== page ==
It had not only become a term with negative connotations employed principally by critics of market reform, but it had shifted in meaning from a moderate form of liberalism to a more radical and laissez-faire capitalist set of ideas. Scholars now tended to associate it with the theories of Mont Pelerin Society economists Friedrich Hayek, Milton Friedman, James M. Buchanan, along with politicians and policy-makers such as Margaret Thatcher, Ronald Reagan and Alan Greenspan. Once the new meaning of neoliberalism became established as a common usage among Spanish-speaking scholars, it diffused into the English-language study of political economy. By 1994, with the passage of NAFTA and with the Zapatistas' reaction to this development in Chiapas, the term entered global circulation. Scholarship on the phenomenon of neoliberalism has been growing over the last couple of decades. An early use of the term in English was in 1898 by the French economist Charles Gide to describe the economic beliefs of the Italian economist Maffeo Pantaleoni, with the term "néo-libéralisme" existing in French, the term was used by others including the classical liberal economist Milton Friedman in a 1951 essay.
In 1938 at the Colloque Walter Lippmann, the term "neoliberalism" was proposed, among other terms, chosen to be used to describe a certain set of economic beliefs. The colloquium defined the concept of neoliberalism as involving "the priority of the price mechanism, free enterprise, the system of competition, a strong and impartial state". To be "neoliberal" meant advocating a modern economic policy with state intervention. Neoliberal state interventionism brought a clash with the opposing laissez-faire camp of classical liberals, like Ludwig von Mises. Most scholars in the 1950s and 1960s understood neoliberalism as referring to the social market economy and its principal economic theorists such as Eucken, Röpke, Rüstow and Müller-Armack. Although Hayek had intellectual ties to the German neoliberals, his name was only mentioned in conjunction with neoliberalism during this period due to his more pro-free market stance. During the military rule under Augusto Pinochet in Chile, opposition scholars took up the expression to describe the economic reforms implemented there and its proponents.
Once this new meaning was established among Spanish-speaking scholars, it diffused into the English-language study of political economy. According to one study of 148 scholarly articles, neoliberalism is never defined but used in several senses to describe ideology, economic theory, development theory, or economic reform policy, it has become a term of condemnation employed by critics and suggests a market fundamentalism closer to the laissez-faire principles of the paleoliberals than to the ideas of those who attended the colloquium. This leaves some controversy as to the precise meaning of the term and its usefulness as a descriptor in the social sciences as the number of different kinds of market economies have proliferated in recent years. Another center-left movement from modern American liberalism that used the term "neoliberalism" to describe its ideology formed in the United States in the 1970s. According to David Brooks, prominent neoliberal politicians included Al Gore and Bill Clinton of the Democratic Party of the United States.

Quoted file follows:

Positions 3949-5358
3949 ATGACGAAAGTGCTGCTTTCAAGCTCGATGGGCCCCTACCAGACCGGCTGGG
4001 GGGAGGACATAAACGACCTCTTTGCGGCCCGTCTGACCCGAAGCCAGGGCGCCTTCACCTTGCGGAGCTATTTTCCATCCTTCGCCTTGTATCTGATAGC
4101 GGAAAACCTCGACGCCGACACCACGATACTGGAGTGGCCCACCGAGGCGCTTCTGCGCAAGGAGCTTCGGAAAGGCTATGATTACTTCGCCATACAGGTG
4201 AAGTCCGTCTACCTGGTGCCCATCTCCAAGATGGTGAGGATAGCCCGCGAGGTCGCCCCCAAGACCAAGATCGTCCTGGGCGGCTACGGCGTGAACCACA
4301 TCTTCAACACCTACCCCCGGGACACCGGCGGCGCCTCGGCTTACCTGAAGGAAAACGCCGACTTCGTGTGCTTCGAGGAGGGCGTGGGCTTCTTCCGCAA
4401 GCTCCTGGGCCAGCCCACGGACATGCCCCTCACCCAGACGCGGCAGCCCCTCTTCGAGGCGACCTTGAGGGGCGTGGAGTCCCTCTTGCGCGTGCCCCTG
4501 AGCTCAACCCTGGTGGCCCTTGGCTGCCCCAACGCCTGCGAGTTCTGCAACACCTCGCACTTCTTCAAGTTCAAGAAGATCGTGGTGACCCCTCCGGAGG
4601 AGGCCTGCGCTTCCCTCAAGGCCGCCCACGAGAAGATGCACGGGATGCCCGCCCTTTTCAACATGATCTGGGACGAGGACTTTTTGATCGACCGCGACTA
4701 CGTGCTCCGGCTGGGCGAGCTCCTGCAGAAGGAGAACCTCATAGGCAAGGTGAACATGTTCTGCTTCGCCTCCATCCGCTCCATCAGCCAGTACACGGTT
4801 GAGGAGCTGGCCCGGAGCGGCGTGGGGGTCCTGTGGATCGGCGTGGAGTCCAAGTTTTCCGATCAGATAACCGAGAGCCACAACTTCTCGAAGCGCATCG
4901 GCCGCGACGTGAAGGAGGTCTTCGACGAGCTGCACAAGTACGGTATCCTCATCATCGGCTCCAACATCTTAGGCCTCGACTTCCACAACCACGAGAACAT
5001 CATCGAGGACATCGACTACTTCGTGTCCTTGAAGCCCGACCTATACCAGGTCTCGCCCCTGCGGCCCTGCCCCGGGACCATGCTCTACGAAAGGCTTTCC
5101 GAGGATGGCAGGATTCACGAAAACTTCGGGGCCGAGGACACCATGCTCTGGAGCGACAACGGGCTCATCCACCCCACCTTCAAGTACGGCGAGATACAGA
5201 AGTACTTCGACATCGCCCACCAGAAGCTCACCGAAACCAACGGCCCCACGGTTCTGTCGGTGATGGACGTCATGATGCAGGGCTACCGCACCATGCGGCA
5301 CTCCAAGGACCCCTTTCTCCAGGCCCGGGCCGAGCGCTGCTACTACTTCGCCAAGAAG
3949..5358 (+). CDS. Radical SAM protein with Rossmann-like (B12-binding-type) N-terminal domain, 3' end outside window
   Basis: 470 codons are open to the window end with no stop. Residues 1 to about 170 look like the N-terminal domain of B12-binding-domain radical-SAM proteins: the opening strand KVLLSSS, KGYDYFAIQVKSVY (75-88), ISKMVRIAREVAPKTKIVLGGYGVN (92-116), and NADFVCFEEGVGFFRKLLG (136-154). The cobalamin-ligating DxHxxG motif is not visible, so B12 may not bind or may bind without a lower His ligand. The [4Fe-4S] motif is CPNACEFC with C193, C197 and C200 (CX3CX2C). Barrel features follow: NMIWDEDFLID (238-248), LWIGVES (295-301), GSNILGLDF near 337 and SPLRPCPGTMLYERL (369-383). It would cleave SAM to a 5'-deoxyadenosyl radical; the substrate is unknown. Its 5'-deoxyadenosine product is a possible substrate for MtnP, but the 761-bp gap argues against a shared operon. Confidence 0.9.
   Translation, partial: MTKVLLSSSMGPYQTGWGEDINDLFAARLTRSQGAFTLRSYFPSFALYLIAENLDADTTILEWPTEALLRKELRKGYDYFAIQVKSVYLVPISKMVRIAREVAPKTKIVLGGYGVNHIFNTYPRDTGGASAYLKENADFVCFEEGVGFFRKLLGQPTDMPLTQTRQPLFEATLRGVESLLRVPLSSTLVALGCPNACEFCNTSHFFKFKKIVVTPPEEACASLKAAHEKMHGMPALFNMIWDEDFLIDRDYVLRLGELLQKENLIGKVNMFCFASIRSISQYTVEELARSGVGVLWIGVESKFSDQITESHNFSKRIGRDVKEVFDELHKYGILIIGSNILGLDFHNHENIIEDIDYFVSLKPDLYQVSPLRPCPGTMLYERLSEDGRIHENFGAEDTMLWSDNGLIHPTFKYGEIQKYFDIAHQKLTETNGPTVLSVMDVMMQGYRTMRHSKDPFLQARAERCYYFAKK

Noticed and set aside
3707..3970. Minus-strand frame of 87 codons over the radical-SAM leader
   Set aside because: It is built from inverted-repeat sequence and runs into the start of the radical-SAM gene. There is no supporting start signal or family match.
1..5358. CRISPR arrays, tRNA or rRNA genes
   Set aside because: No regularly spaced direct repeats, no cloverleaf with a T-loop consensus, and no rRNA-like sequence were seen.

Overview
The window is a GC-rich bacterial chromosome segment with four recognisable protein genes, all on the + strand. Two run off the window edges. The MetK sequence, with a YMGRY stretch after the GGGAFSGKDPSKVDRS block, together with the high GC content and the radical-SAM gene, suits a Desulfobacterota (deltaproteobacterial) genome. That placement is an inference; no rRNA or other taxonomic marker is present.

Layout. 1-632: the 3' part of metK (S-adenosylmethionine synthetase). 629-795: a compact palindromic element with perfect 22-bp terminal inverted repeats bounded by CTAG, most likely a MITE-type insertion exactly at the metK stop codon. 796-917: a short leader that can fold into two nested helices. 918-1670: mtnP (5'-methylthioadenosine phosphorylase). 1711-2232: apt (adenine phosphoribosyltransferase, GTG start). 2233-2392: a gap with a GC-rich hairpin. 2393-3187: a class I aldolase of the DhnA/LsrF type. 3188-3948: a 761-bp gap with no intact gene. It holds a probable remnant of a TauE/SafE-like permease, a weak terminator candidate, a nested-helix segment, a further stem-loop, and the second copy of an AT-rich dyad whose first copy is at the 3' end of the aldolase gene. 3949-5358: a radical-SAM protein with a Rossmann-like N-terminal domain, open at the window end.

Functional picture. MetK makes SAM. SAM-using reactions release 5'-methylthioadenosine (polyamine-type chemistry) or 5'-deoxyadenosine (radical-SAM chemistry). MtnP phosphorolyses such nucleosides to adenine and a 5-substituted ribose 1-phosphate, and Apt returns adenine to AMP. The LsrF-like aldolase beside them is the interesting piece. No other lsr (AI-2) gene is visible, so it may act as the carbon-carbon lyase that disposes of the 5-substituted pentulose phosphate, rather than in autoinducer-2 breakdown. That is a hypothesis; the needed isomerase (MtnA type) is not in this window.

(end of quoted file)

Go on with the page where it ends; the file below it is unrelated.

The neoliberals coalesced around The New Republic and the Washington Monthly. The "godfather" of this
The Cold War was a period of geopolitical tension between the Soviet Union with its satellite states, the United States with its allies after World War II. A common historiography of the conflict begins between 1946, the year U. S. diplomat George F. Kennan's "Long Telegram" from Moscow cemented a U. S. foreign policy of containment of Soviet expansionism threatening strategically vital regions, the Truman Doctrine of 1947, ending between the Revolutions of 1989, which ended communism in Eastern Europe, the 1991 collapse of the USSR, when nations of the Soviet Union abolished communism and restored their independence. The term "cold" is used because there was no large-scale fighting directly between the two sides, but they each supported major regional conflicts known as proxy wars; the conflict split the temporary wartime alliance against Nazi Germany and its allies, leaving the USSR and the US as two superpowers with profound economic and political differences. The capitalist West was led by the United States, a federal republic with a two-party presidential system, as well as the other First World nations of the Western Bloc that were liberal democratic with a free press and independent organizations, but were economically and politically entwined with a network of banana republics and other authoritarian regimes, most of which were the Western Bloc's former colonies.